Dear President Boren: REcognize the little Guys


     Drosophila melanogaster has served an important role in biology, and deserves recognition for its contributions to our knowledge of modern genetics. The fly has served as an ever important part of the laboratory, having numerous experiments performed upon it in order for biologists to test their hypotheses in the pursuit of further understanding nature.

     For example, it was flies that helped Thomas Hunt Morgan discover DNA and establish the link between Charles Darwin’s theory of evolution and Gregor Mendel’s theory of inheritance. Darwin’s theory explained how over generations, populations developed adaptation based on pressures from their environment, called natural selection. However, Darwin lacked a mechanism that explained how these traits were transferred from generation to generation, and what pattern those traits followed. Mendel’s observations on pea plants established the mathematics behind inheritance, showing how traits paired together and their frequency of inheritance based on the pairing of “dominant” and “recessive” alleles. Much like Darwin, Mendel did not have an exact mechanism that showed how these traits were stored and transferred from parents to offspring, only that both parents contributed one-half of a pair of alleles for a trait. Morgan’s experiments on flies, crossbreeding flies with unique traits, allowed him to determine that traits were linked to the chromosomes, thus providing a mechanism for Darwin’s and Mendel’s theories to operate on.  From that revelation, numerous other scientists have performed experiments on drosophila melanogaster. The flies were easy to breed and care for, and reproduced quickly, allowing for scientists to observe generations worth of genetic changes in a short time period. This allowed scientists to rapidly discover more and more about the genetic code that makes up both the flies’ and our bodies.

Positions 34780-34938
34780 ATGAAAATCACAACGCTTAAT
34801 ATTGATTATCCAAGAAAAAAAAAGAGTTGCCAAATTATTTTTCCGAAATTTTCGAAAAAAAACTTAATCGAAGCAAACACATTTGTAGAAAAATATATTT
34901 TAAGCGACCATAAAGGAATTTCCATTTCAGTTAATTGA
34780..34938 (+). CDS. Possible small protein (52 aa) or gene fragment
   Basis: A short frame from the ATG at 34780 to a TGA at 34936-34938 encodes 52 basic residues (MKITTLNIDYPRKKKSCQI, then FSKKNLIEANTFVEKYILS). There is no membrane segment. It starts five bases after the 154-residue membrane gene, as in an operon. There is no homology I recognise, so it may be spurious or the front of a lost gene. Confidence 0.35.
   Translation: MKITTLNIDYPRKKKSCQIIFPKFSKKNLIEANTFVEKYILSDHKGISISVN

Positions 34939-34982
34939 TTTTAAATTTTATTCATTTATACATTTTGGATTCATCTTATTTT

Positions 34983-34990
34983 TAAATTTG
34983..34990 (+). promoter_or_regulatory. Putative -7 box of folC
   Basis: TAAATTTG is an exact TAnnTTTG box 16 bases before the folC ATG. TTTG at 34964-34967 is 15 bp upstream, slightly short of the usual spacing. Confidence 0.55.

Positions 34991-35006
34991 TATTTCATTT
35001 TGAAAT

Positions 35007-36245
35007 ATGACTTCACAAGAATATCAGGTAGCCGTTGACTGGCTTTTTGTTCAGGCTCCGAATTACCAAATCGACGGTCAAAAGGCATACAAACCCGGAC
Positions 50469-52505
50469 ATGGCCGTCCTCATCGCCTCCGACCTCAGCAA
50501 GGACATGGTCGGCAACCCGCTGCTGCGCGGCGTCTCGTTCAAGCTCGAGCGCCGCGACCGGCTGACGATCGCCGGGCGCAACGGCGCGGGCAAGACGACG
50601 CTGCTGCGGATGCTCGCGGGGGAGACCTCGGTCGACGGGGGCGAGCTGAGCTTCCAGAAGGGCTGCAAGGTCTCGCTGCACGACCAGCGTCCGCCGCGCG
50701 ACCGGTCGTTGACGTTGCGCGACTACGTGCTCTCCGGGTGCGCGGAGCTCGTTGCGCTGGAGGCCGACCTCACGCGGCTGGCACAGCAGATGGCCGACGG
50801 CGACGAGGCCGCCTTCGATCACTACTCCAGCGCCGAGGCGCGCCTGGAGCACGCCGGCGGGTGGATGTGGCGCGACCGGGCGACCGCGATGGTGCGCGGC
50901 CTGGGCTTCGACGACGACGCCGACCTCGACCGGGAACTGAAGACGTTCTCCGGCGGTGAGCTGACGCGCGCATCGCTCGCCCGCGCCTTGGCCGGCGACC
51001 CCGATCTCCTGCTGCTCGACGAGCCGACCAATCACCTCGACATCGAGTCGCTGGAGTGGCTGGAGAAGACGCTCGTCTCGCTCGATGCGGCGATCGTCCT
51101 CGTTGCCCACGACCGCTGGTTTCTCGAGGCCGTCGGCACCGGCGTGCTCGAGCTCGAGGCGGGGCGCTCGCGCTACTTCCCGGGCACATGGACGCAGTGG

Many may see the human sized statue as frightening or an eye-sore, but as many say, beauty is in the eye of the beholder.  If the idea of having a human-sized statue of an insect is so detestable that no one could bear it, then I might suggest another nominee: the lab mouse. The lab mouse is a mammal, a much closer relation to us than the fruit fly. While the mice may not have played as important a role in pioneering the field of genetics, it is arguable the more recognizable organism used in modern science. In addition, I believe that many people would consider a mouse to be much more appealing to look at than a bug-eyed fly. In the end, as an academic institution, I believe it would not only show our appreciation to the numerous animals which were experimented on to further our knowledge of the natural world, but it would also recognize the scientists who studied those animals.

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